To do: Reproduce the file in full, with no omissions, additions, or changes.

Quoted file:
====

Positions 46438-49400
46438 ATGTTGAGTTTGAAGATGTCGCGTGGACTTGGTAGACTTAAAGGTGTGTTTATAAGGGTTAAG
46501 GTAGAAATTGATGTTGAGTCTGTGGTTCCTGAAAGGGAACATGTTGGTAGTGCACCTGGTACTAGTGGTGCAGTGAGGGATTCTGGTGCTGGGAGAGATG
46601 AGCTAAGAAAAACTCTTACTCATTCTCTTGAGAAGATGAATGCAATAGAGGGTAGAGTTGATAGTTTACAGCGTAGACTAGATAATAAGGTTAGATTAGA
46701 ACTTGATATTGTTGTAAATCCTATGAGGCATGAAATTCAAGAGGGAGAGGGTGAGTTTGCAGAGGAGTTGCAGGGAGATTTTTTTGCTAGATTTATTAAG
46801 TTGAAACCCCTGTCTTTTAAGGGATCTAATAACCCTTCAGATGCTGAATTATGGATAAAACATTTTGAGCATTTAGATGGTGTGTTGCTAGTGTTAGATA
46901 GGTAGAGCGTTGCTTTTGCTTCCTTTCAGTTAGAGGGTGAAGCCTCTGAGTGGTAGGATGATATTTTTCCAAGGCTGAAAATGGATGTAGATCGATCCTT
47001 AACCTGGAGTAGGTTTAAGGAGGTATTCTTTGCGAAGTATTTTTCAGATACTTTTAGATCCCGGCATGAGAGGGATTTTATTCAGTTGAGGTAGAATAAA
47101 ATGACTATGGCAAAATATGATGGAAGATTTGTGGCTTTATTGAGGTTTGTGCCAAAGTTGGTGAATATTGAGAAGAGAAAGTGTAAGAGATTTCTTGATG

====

Positions 46438-49400
46438 ATGTTGAGTTTGAAGATGTCGCGTGGACTTGGTAGACTTAAAGGTGTGTTTATAAGGGTTAAG
46501 GTAGAAATTGATGTTGAGTCTGTGGTTCCTGAAAGGGAACATGTTGGTAGTGCACCTGGTACTAGTGGTGCAGTGAGGGATTCTGGTGCTGGGAGAGATG
46601 AGCTAAGAAAAACTCTTACTCATTCTCTTGAGAAGATGAATGCAATAGAGGGTAGAGTTGATAGTTTACAGCGTAGACTAGATAATAAGGTTAGATTAGA
46701 ACTTGATATTGTTGTAAATCCTATGAGGCATGAAATTCAAGAGGGAGAGGGTGAGTTTGCAGAGGAGTTGCAGGGAGATTTTTTTGCTAGATTTATTAAG
46801 TTGAAACCCCTGTCTTTTAAGGGATCTAATAACCCTTCAGATGCTGAATTATGGATAAAACATTTTGAGCATTTAGATGGTGTGTTGCTAGTGTTAGATA
46901 GGTAGAGCGTTGCTTTTGCTTCCTTTCAGTTAGAGGGTGAAGCCTCTGAGTGGTAGGATGATATTTTTCCAAGGCTGAAAATGGATGTAGATCGATCCTT
47001 AACCTGGAGTAGGTTTAAGGAGGTATTCTTTGCGAAGTATTTTTCAGATACTTTTAGATCCCGGCATGAGAGGGATTTTATTCAGTTGAGGTAGAATAAA
47101 ATGACTATGGCAAAATATGATGGAAGATTTGTGGCTTTATTGAGGTTTGTGCCAAAGTTGGTGAATATTGAGAAGAGAAAGTGTAAGAGATTTCTTGATG